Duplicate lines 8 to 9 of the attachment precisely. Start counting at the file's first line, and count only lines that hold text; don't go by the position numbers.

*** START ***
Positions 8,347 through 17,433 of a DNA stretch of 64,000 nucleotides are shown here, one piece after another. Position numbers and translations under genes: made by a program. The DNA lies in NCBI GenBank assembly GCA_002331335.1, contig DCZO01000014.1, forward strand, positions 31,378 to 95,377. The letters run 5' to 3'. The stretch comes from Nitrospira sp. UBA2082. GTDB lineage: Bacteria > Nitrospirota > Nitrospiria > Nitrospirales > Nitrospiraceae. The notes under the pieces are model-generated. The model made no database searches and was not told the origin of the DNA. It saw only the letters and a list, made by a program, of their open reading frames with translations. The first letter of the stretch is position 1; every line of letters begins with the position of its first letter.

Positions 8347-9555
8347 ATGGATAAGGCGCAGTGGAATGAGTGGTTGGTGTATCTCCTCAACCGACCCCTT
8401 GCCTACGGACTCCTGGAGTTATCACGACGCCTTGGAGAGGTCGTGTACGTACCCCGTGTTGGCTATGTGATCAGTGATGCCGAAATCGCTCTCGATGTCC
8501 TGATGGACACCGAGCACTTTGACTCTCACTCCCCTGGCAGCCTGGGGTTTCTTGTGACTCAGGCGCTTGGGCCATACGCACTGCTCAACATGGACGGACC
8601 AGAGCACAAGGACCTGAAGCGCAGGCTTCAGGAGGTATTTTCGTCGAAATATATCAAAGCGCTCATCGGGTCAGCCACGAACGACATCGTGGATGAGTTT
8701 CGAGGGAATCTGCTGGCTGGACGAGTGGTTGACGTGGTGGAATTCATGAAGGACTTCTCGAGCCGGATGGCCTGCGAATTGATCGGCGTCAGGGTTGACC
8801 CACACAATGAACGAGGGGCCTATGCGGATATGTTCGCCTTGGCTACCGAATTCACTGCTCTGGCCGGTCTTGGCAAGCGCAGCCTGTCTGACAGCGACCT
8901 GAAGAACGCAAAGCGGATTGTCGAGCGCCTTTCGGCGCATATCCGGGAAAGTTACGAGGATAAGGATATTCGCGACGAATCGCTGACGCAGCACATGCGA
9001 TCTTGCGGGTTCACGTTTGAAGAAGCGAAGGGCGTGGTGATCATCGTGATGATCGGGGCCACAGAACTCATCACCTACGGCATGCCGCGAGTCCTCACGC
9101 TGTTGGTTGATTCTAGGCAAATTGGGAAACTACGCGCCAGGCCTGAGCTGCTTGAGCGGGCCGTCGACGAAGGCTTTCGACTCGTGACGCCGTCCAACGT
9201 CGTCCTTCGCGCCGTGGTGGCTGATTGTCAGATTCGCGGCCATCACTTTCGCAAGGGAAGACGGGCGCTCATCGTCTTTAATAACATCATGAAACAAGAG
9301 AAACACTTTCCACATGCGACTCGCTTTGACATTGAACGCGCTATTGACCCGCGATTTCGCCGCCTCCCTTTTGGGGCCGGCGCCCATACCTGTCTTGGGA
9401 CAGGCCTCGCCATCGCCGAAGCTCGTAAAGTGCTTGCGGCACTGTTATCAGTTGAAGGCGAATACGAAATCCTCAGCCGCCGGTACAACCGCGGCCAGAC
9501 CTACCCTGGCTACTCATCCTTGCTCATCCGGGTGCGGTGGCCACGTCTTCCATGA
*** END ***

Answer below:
8801 CACACAATGAACGAGGGGCCTATGCGGATATGTTCGCCTTGGCTACCGAATTCACTGCTCTGGCCGGTCTTGGCAAGCGCAGCCTGTCTGACAGCGACCT
8901 GAAGAACGCAAAGCGGATTGTCGAGCGCCTTTCGGCGCATATCCGGGAAAGTTACGAGGATAAGGATATTCGCGACGAATCGCTGACGCAGCACATGCGA